This Page publishes ‘diary’ style individualised entries by Rowan Cahill and Terry Irving on matters relating to the theory, practice, and living, of radical history, and radical scholarship. Each entry is dated, and attributed to its respective author. Neither author necessarily agrees with, nor necessarily endorses, the views expressed by his fellow ruminant.
John Tully writes in the Preface to his new book, Silvertown – The Lost Story of a Strike that Shook London and Helped Launch the Modern Labour Movement, (Monthly Review Press, 2014), that ‘Conservatives have attacked some of my previous work as being partisan, and this book should upset them again.’ Radical historians, however, will welcome it for precisely that reason. And treasure it, because this is a way of writing labour history – or any history – that academic historians usually run a mile from. Radical historians know that it is impossible to be non-partisan. As Tully explains, ‘Historians must always be scrupulous with the facts, but we should be deeply suspicious of claims that studies of human society can be “value free”.’
The Silvertown strike occurred in 1889, so Tully illustrates his argument by considering the historical debates about the social impacts of industrialisation: ‘Historians have established that the Victorian era was a time of endless pain for the British working class. … Incredibly, there are some today who deny the undeniable, just as there were many at the time who ignored the conditions that created their wealth.’
So, this is what he is saying: there was a class struggle then and there is a class struggle now. The historian writing about ‘then’ has to be partisan ‘now’, if she wants to be scrupulous with the facts (about that pain and the struggle waged against its sources); the partisan historian writing ‘now’ commits to continuing that struggle by bringing the past into the present. Tully refuses to apologise for having written back into history the labourers of Silvertown, and he finishes his book with the wish that ‘Those who today resist what is in effect the declaration of class war by a feral ruling class may find inspiration in the story of these forgotten labourers over 120 years ago.’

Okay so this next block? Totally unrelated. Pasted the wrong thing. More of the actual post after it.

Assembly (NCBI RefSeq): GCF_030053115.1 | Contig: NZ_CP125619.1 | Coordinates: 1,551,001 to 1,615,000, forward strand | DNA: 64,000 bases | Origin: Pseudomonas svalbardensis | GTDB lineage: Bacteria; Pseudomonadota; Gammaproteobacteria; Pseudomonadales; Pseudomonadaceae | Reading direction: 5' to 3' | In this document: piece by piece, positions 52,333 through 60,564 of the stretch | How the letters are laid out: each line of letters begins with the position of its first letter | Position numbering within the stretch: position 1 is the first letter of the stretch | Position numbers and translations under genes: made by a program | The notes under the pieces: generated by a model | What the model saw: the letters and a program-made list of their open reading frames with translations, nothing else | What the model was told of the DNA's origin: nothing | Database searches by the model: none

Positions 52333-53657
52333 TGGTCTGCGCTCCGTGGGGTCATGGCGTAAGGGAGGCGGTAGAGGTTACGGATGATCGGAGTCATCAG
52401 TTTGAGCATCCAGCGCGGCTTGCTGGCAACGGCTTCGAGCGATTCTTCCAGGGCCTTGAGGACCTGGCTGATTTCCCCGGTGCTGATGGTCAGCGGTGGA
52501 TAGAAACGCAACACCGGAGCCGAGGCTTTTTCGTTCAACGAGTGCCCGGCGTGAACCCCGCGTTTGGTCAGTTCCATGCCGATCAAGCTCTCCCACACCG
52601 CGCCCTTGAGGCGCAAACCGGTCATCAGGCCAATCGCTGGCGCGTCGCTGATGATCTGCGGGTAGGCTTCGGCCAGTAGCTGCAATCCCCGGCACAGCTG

I have just written a review of John Tully’s book for Recorder. It is a brilliant book about a strike that, although lost, was part of a struggle that ensured that class and socialism would be central to the British labour movement. He tells the story at a cracking pace and seductive changes of voice. He takes the trouble to justify his partisan position and choice of method. And underpinning the story is his meticulous research.
John Tully deliberately sets out to make his book ‘as accessible to a wide readership as possible’, and this may be as upsetting to conservatives as his approach to his subject. In an interview on the Monthly Review Press website, he explains:
I guess that stems from my agreement with Marx in his “Theses on Feuerbach” that “philosophers have hitherto interpreted history, the point, however, is to change it”. For an academic like myself, ideas are intrinsically interesting things, but as a socialist academic, I hope that my writing can help change the world.
Changing the world: that is the key to why John Tully writes materialist history. Materialists are routinely accused of being old fashioned by fellow academics. This accusation was directed at me recently. We are charged with being ignorant of the latest epistemological thinking that has made materialism obsolete, and treated with distain for not engaging with the latest idealist ways of doing history.
You can always tell an idealist historian by this test: their analyses of ideas, representations, individual lives or even movements are never connected to analyses of social power. In effect what is going on when idealist historians make these charges is a move to sidestep the issue of power as an irreducible element in any historical situation, and hence the issue of historians taking sides in the ideological battles arising from the relationships of power in their situation. John Tully, socialist, historian, political scientist and novelist, a rigger in his youth, knows a thing or two about power, and what he knows frames everything he writes.
[Terry Irving, 10 August 2014]
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